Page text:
Ceramic paint protection for cars
Allow me to introduce myself, my name is George from Melbourne Mobile Detailing and Paint Protection and on a daily basis I get asked a lot of questions regarding ceramic coatings. So I thought it would be a great idea to share some of my opinions and thoughts for people to gain a better understanding of what to expect and not to expect from a coating. Hopefully you will gain enough knowledge to help during the selection of which product and installer is right for their needs
What is 9H scratch resistance?
We have all heard of these terms thrown around “Improved scratch resistance” Or “9H hardness” but what do they really mean?
Well basically there’s an abrasion test in which pencils of different hardness (1 being the softest and 9 being the hardest) are used to grade how susceptible a surface is to scratching. They use these pencils to scratch the surface to measure how resistant it is to damage.
To give you a better understanding most automotive clear coats have been rated at a hardness or scratch resistance level of 4-6, which in theory (depending on multiple variations) means that they will resist scratching up to the hardness of that particular pencil number.
In the other hand many ceramic coatings claim improved hardness levels of up to and sometimes exceeding 9, or 9H pencil strength. This does not mean the surface wont scratch nor will it be bullet proof all this means is that that a certain pencil strength will and in the perfect conditions will not scratch it.
In the real world if you put your coke can on your bonnet and it slides off – it will more then likely scratch your ceramic coating, which is where the protection factor comes into it as you would prefer to scratch your ceramic coating then scratch your clear coat which in some cases cannot be repaired other than a respray of the affected panel.
Bullet proof coating stone chip resistance?
A straight up wobbly! There is some resistance to stone chips but not a tested measurable one from a ceramic coating stating it will stop stone chips and I personally have not seen any manufacturer post any proof by way of independent testing. Some stones are razor sharp and if one hits your car at 100km/hr which sometimes causes enough damage to crack your windscreen or dent your bumper how will it not chip your paintwork?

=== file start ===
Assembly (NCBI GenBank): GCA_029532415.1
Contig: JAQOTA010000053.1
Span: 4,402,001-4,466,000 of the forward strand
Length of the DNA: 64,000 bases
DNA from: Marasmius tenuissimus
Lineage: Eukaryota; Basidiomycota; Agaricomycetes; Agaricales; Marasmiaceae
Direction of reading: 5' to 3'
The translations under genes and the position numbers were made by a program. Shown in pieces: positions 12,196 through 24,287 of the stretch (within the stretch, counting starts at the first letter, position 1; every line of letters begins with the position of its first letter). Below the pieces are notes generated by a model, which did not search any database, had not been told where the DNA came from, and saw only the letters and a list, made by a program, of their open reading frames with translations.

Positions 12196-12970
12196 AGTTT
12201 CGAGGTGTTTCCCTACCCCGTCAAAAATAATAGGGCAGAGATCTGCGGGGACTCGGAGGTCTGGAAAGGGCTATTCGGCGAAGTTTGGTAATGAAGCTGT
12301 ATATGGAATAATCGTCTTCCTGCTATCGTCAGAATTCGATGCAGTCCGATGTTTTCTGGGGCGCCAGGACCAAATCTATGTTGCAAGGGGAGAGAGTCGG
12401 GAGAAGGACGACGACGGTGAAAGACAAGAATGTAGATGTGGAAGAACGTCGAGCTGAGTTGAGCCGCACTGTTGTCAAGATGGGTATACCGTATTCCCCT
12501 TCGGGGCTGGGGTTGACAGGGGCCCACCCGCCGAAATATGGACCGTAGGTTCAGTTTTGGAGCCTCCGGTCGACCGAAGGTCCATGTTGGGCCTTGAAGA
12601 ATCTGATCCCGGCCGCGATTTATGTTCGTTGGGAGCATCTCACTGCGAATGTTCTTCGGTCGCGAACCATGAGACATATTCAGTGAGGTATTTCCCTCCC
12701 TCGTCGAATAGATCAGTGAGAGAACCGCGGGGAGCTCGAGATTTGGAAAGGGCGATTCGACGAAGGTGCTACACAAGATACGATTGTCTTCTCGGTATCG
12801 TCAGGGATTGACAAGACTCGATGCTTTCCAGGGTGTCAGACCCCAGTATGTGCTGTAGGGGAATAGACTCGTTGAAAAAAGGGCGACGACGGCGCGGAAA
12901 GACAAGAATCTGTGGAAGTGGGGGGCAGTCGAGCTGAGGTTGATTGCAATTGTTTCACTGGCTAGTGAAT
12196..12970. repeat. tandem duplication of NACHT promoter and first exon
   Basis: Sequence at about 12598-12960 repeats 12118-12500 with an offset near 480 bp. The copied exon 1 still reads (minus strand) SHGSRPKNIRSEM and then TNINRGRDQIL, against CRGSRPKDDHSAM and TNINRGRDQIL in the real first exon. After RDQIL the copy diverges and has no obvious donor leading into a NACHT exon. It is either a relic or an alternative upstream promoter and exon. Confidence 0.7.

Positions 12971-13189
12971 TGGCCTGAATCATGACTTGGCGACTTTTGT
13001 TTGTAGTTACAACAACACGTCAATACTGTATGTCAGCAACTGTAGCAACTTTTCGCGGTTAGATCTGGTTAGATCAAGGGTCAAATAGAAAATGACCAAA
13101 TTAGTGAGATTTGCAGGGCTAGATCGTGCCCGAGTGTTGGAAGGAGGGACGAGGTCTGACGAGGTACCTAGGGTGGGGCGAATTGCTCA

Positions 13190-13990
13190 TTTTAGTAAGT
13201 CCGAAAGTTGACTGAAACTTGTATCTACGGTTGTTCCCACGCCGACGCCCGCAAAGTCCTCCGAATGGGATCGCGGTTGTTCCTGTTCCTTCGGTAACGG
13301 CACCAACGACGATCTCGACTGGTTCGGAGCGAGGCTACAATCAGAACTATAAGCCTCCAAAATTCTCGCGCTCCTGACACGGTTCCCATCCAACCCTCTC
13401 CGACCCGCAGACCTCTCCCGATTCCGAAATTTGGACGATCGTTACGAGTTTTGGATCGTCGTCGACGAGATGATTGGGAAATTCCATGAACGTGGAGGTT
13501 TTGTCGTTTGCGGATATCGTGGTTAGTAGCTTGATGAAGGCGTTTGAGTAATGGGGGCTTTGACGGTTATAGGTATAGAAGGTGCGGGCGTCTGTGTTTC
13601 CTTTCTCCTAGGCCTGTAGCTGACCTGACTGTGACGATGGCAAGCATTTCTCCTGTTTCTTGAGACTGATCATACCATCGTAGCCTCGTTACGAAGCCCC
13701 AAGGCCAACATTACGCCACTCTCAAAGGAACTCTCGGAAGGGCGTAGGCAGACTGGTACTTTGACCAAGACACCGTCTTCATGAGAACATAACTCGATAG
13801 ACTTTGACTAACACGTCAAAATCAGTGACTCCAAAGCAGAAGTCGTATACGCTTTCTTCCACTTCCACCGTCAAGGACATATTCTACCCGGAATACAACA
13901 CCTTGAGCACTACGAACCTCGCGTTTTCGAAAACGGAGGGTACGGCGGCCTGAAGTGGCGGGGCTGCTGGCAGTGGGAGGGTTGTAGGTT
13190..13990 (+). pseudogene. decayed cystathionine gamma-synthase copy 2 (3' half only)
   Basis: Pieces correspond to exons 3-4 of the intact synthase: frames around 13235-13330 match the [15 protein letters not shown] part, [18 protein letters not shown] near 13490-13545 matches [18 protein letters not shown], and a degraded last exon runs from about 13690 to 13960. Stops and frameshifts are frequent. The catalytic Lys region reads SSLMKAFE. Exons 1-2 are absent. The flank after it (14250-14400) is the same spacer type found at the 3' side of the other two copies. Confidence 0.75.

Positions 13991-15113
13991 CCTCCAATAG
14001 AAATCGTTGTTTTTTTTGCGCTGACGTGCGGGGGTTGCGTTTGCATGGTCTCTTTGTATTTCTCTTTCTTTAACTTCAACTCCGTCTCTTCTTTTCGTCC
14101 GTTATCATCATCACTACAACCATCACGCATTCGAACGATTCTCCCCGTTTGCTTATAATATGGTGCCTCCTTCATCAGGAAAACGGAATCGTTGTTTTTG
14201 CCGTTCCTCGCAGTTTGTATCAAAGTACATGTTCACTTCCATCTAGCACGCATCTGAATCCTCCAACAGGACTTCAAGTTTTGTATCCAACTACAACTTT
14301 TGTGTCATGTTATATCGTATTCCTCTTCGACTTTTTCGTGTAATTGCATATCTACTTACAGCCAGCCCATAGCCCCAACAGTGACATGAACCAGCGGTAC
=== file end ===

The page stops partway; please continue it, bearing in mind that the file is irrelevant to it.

Chemical resistant paint protection
Another common term is “Improved chemical resistance” now having a coating will certainly offer a much greater resistance to an almost nonexistent chemical resistance of clear coats. Take for example bird droppings and how quickly they can leave a nice little etch or even worse burn through your clear coat and remove a nice chunk of paint
This claim is true and most ceramic coatings will not allow chemicals to penetrate through and damage your clear coat. But once again, they are not bullet proof. If you’re going to allow bird droppings to sit on your car for weeks because you have a ceramic coating – you might be in for a little surprise
Are their really self healing coatings?
Yes there is some truth to this and as time goes on so does technology improve. Ceramic coatings have shown to self repair themselves on a very minor scale and normally under extreme heat. Don’t think that a scratch will just disappear instantly and in most cases the scratch can be too deep to repair itself
Thermoplastic polymers differ from thermosetting polymers in that they can be re melted and remolded. Many thermoplastic materials are addition polymers; e.g., vinyl chain-growth polymers such as polyethylene and polypropylene
There are a few differing polymers used in detailing paint coatings although these have been designed originally to maintain their elasticity and move with the substrate they are applied to
a) Thermoplastic polymers may be reshaped by heating the surface, this type of polymer is used in ‘self-healing’ products although can only be heated and cured only a few times